Blues pianist Sid Wingfield can usually be found holding down the stage at Dick's Last Resort, which helps explain why he's often associated with raucous, no-holds-barred boogie-and-barrelhouse flamboyance. But beneath the flashy surface is an unusually varied assortment of emotional and stylistic colorations that sacrifice neither Wingfield's own intensity nor the audience's interest. His strongest suit may be his dexterity: he tears off boogies and more complex contrapuntal arrangements with an ambidextrous flair that recalls James Booker. Driving and propulsive, his lines make you want to get up and dance even as they captivate your intellect with their complex melodic intertwining. Some purists may cringe at the over-the-top style that's become second nature to Wingfield, but remember: at least since the days of Charlie Patton, putting on a rip-roaring show has been an integral part of blues expression. Friday, 9:30 PM, Rosa's, 3420 W. Armitage; 342-0452.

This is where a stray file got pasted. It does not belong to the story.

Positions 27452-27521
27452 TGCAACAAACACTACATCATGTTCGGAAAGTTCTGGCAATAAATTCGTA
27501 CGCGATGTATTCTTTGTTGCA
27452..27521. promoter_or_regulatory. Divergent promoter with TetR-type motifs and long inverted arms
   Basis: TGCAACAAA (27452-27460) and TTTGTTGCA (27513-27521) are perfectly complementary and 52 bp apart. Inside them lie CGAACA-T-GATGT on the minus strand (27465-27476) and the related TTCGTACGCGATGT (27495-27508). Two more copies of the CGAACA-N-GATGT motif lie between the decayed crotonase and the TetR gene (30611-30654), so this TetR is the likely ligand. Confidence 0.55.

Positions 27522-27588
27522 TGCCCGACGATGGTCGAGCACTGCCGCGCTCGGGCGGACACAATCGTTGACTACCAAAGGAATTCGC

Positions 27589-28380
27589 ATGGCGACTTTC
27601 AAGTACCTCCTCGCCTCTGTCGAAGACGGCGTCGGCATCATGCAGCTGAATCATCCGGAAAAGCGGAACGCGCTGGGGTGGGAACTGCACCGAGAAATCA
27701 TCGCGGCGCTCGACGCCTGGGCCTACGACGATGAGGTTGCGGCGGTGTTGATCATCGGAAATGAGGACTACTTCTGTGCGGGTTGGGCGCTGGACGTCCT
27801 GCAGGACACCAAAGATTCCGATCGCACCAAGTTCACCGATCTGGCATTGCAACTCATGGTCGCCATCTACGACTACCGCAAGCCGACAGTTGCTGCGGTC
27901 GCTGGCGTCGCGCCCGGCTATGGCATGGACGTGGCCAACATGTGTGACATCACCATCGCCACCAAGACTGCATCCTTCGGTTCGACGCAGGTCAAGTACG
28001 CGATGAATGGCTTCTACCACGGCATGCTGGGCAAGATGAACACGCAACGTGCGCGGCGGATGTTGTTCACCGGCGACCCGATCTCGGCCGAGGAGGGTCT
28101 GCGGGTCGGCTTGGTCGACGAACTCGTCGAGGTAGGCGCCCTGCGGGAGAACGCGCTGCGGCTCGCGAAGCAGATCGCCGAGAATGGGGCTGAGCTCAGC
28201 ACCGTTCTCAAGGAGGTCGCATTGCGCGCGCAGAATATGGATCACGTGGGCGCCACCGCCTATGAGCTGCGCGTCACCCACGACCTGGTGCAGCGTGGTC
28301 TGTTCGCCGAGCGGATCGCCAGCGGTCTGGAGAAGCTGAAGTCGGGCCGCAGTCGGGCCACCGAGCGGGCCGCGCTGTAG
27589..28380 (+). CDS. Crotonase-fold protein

Art accompanying story in printed newspaper (not available in this archive): photo/Marc Hauser.